De Graaf closed his lecture by arguing that the prominence of cities is detrimental to the state of a nation; ‘third world’ cities like Sao Paolo and Mexico City have a GDP as comparable to ‘first world’ countries, such as Sweden and Australia. But these cities still have less political power than their respective nations. While the city (polis) was the birth place of politics, the Megalopolis calls for Megalopolitics…

http://www.youtube.com/watch?v=k_JwAamoAeU
http://www.youtube.com/watch?v=hSQWS9WcCQs
http://www.youtube.com/watch?v=EKvY6iRirJs
http://www.youtube.com/watch?v=hvstRTw2aaU&list=PLBED11C5C0A40BC19

Κωνσταντίνος Δοξιάδης

















http://www.youtube.com/watch?v=WD3ybaRN-y8

Charles Waldheim, Landscape Urbanism

How 21st century urban planners are challenged by the need to organize not just people but space itself and hence defines a new architectural discourse: landscape urbanism.


http://www.youtube.com/watch?v=d-OocuYhclQ


Eduardo Rico, "Relational Urbanism: Models, Cities and Systemic Utopias"

The lecture will describe the practices of Relational Urbanism, where concepts linked to the cybernetics and system theory form the basis of a renewed critical perspective framing associative and digital techniques, moving beyond the false promises of the parameter and the performative design. The turf which Relational Urbanism claims as its own is that of envisaging new regimes of urbanism which derive their raison d???etre from a spatial design rooted in the material and temporal specificities of the territory and where the metabolic nature of the environment is critically balanced with concepts of social and environmental justice, in short, a laboratory for a new critical territorialism.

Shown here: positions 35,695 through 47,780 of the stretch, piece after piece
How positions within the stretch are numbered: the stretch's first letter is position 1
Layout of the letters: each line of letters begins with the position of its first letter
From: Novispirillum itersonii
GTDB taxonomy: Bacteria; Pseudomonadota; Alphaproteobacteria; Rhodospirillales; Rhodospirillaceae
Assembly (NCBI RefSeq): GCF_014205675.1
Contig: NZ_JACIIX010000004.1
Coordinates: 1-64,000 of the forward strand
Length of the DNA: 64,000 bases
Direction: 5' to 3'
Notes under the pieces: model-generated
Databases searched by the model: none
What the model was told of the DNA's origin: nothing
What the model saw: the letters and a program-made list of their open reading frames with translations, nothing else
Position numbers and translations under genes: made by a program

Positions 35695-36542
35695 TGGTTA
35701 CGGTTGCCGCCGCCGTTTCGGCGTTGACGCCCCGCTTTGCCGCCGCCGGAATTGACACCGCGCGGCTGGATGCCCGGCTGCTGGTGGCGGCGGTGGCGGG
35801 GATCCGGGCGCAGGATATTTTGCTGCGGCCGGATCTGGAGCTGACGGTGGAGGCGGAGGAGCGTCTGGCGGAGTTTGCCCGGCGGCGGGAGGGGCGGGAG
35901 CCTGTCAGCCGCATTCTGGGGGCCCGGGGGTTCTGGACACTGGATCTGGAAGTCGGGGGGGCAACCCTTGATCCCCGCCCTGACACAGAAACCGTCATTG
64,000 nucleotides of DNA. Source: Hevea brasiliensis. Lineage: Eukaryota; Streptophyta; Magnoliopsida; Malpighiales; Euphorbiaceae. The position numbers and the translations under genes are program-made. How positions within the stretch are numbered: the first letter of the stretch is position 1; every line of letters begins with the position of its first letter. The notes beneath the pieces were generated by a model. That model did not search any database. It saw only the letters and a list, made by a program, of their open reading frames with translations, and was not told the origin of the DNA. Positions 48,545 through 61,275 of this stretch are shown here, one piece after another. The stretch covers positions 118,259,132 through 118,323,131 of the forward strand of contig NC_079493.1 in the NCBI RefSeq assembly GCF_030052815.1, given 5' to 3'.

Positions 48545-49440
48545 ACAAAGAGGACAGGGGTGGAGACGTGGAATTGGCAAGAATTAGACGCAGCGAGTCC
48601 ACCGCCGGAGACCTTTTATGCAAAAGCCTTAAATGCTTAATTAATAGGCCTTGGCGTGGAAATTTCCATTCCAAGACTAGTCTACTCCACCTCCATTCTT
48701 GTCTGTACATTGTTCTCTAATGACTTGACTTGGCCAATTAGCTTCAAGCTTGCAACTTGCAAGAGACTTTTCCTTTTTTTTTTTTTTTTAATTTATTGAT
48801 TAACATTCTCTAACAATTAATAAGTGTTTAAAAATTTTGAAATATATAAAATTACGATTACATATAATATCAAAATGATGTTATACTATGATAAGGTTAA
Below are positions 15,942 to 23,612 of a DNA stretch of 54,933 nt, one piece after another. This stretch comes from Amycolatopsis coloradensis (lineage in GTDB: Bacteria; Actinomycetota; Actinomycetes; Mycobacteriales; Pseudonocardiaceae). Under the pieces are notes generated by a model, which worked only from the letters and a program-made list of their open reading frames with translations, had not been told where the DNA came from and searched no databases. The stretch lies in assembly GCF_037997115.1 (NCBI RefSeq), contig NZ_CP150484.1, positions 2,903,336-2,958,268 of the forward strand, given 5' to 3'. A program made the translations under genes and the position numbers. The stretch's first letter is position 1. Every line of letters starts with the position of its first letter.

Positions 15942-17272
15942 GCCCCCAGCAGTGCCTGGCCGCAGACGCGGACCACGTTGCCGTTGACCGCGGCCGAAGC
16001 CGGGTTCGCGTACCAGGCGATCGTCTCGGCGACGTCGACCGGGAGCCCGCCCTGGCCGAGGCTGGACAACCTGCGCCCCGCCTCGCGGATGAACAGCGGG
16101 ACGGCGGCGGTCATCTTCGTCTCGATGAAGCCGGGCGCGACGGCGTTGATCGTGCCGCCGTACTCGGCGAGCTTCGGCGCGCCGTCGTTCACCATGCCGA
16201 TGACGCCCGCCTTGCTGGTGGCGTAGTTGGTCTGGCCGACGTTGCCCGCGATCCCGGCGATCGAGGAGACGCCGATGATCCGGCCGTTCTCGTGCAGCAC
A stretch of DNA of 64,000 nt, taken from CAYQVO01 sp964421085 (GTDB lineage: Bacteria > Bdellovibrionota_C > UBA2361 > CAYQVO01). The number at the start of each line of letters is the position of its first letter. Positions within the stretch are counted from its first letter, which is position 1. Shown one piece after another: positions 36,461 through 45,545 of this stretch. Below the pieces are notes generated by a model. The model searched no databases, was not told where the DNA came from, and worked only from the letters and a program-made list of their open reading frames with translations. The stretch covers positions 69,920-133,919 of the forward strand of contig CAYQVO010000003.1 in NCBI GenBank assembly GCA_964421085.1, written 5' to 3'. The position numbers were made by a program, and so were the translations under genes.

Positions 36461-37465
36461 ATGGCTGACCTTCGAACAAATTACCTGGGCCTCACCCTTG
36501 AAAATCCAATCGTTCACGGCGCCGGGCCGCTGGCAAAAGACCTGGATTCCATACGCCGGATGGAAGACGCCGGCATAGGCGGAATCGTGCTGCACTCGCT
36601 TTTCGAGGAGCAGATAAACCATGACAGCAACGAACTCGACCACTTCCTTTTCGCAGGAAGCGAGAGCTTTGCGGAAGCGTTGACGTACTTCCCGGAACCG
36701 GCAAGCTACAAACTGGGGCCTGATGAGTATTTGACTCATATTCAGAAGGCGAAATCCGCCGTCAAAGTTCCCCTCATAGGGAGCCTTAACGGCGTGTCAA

Eduardo Rico studied civil engineering in Spain and graduated from the AA's Landscape Urbanism program. He is currently a AA Landscape Urbanism Studio Master and has acted as consultant and performed research in the fields of infrastructure and landscape in Spain and the UK. Currently he is involved in the development of infrastructural strategies for large-scale urban projects within the Arup engineering team as well as being part of the collective GroundLab. 





Pictorias References / Εικονογραφία